The problem with graffiti in Australia
Graffiti within Australia is a problematic crime that affects business and homeowners financially. It is the act whereby an individual would "tag" a public object or building with a collective of words or symbols using either spray paint or markers to represents themselves. It is a costly crime and has many safety concerns for both the public and the vandal.
Within NSW alone, it costs an estimate of $300 million dollars annually to remove graffiti and repair surfaces damaged by it. Within Victoria, over 2 million square metres of graffiti have been removed since 2005, proving both costly and time-consuming.
A solution suggested by the government is to remove the graffiti promptly, possibly within 24 hours. This will discourage the vandal to place their graffiti back on that surface, knowing that their "symbol" will not be displayed there. However, if they continue to place their graffiti, the police can then be involved to eventually capture the vandal.
A study was conducted within Western Australia to see if young graffiti vandals would either grow out of it, repeatedly offend, or continue to partake in more serious crimes (due to graffiti being a gateway crime). It was found that there were numerous different offences as a result of partaking in graffitiing in their teens. The statistics show that 96 graffitists had one recorded offence other than graffiti. One of the most common crime for adolescents was partaking in burglary, however individuals ranging in the young adult age range partook in more serious crimes which included violence/violent attacks and drug dealing (Taylor, Marais et al. 2012, Taylor and Khan 2014).
Because graffiti is linked to other forms of crimes, the public feels less safe when present around graffiti. If it is found amongst business owners, such as cafes, restaurants, etc, it can make customers feel intimidated or unwelcomed and, therefore, the businesses will suffer. That is why it is important to remove it as quickly as possible.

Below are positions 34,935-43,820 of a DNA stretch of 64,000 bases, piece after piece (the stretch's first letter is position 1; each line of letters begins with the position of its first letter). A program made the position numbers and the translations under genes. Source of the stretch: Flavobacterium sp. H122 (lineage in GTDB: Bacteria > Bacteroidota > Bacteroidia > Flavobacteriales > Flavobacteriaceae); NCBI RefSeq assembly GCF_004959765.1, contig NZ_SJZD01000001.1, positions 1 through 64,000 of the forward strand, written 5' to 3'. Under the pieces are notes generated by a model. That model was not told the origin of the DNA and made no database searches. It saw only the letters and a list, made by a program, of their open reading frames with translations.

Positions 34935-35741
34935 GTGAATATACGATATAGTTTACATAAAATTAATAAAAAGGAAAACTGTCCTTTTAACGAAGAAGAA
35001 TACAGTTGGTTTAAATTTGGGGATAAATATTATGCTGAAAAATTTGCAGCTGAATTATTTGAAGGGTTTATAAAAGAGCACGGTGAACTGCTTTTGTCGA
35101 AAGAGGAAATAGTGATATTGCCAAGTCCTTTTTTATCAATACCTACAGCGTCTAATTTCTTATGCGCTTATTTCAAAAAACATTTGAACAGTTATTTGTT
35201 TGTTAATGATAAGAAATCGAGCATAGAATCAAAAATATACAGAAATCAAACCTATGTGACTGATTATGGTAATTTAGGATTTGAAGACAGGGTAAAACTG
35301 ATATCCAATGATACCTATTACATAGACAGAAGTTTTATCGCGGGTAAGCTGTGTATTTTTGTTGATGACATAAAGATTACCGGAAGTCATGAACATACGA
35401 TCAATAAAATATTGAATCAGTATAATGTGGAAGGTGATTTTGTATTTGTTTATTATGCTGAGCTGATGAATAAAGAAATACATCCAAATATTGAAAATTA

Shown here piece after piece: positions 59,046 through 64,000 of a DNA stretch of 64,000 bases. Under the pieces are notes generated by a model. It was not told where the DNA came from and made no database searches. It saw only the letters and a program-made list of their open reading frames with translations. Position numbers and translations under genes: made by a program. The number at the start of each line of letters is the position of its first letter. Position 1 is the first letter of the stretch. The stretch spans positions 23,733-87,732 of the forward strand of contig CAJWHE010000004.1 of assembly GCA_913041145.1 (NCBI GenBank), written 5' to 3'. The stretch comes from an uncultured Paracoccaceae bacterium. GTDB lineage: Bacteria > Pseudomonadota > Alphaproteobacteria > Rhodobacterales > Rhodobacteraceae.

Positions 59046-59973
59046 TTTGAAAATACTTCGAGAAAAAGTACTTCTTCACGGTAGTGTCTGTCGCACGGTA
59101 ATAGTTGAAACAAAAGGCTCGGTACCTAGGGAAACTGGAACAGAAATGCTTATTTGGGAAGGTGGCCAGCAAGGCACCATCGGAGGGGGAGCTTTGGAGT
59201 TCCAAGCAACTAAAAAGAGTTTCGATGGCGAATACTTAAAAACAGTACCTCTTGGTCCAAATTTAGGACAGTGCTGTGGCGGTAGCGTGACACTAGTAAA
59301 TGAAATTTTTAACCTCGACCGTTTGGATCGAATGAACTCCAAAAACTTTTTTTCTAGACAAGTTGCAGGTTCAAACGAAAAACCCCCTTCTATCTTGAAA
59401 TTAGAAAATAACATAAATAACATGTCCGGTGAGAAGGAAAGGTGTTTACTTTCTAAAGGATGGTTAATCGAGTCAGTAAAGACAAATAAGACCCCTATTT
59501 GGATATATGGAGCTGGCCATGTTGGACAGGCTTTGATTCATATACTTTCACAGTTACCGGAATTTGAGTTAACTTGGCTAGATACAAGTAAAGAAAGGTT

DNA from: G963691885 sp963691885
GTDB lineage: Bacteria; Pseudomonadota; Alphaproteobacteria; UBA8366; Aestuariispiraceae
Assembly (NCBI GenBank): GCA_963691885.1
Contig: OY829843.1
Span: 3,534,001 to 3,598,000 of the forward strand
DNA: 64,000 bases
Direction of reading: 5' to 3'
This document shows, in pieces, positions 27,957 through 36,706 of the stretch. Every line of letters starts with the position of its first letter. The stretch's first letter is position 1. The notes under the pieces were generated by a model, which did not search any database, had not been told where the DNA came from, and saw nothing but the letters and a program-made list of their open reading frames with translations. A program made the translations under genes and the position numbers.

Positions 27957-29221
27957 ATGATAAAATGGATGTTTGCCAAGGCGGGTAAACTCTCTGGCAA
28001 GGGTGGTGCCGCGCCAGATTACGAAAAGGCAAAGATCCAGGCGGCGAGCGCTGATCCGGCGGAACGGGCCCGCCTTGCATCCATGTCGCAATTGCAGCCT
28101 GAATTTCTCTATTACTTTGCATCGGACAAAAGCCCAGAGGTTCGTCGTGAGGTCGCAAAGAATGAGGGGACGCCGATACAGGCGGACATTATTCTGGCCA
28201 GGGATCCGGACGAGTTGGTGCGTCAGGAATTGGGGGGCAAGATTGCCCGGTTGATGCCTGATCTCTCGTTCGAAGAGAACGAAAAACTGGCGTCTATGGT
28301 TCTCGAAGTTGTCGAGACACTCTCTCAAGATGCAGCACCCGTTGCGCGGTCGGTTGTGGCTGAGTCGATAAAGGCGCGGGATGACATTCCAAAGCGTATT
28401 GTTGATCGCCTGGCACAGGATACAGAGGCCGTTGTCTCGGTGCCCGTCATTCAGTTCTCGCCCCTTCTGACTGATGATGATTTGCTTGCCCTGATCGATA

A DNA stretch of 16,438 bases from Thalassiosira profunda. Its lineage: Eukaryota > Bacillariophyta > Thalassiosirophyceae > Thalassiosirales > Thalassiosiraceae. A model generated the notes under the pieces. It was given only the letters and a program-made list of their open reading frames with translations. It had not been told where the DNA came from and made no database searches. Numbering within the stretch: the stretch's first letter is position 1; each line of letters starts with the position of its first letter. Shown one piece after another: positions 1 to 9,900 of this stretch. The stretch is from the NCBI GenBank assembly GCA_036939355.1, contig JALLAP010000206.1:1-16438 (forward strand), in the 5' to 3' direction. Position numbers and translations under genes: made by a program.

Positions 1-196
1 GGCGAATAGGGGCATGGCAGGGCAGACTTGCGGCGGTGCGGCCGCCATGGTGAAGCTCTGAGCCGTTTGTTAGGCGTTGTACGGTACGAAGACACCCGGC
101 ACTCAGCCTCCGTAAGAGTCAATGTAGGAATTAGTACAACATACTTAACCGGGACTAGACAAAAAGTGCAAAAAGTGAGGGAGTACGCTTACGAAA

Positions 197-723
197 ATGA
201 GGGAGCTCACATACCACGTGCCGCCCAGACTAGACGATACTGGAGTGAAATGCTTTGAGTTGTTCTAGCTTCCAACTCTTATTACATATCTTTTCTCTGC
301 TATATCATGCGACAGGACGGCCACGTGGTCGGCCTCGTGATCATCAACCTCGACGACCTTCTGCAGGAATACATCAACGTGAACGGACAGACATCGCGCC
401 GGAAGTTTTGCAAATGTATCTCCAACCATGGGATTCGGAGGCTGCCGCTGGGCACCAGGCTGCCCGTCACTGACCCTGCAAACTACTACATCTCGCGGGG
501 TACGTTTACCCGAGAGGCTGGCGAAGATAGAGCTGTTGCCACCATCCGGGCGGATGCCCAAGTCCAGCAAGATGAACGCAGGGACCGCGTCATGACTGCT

Some products that can help with the removal of graffiti include:
- Shift – Graffiti Remover (Unpainted Surfaces)
- Strip – Graffiti Remover (Painted Surfaces)
- N-Methyl-2-Pyrrolidone (NMP)
- Methyl Ethyl Ketone (MEK)
The two main products for graffiti removal within the Bermuda Industrial Supplies range are ‘Shift’ and ’Strip’, both of which are designed for either painted or unpainted surfaces.
The difference is that the graffiti remover specifically designed for painted surfaces is a heavy-duty formula that is able to remove any form of spray paint or adhesive on porous or non-porous surfaces. It is also able to remove over spray of penetrative sealer from different types of stone and concrete.
With "Shift - Graffiti Remover for Unpainted Surfaces", it is effective on any unpainted surfaces including different types of stone and concrete; it is also a sealant remover.
Some other products that can assist with the removal of graffiti include N-Methyl-2-Pyrrolidone (NMP) and Methyl Ethyl Ketone (MEK), although it is highly recommended to use either of Bermuda’s specially formulated products ‘Shift’ and ‘Strip’.
Callinan, R. (2002). Dealing with Graffiti in New South Wales. N. Parliament: 2-40, from http://www.crimeprevention.nsw.gov.au/Pages/cpd/protectcommunity/graffitivandalism/graffitivandalism.aspx
Crime Prevention, N. C. J. "Graffiti Vandalism." 2021, from http://www.crimeprevention.nsw.gov.au/Pages/cpd/protectcommunity/graffitivandalism/graffitivandalism.aspx.
Stone, T. (2016, 4 October 2016). "Graffiti: Art of the tag." 2021, from https://www.abc.net.au/news/2016-02-04/the-art-of-graffiti-tagging/6959396?nw=0.
Taylor, M. F., et al. (2010). "A twenty-first century graffiti classification system: A typological tool for prioritizing graffiti removal." Crime Prevention and Community Safety 12(3): 137-155.
Taylor, M. F. and U. Khan (2014). "What works and what does not work in reducing juvenile graffiti offending? A comparison of changes that occurred in the frequency of persistent graffitists’ patterns of offending following the announcement of two successive initiatives aimed at reducing graffiti proliferation." Crime Prevention and Community Safety 16(2): 128-145.
Taylor, M. F., et al. (2012). "Patterns of graffiti offending: towards recognition that graffiti offending is more than ‘kids messing around’." Policing and Society 22(2): 152-168.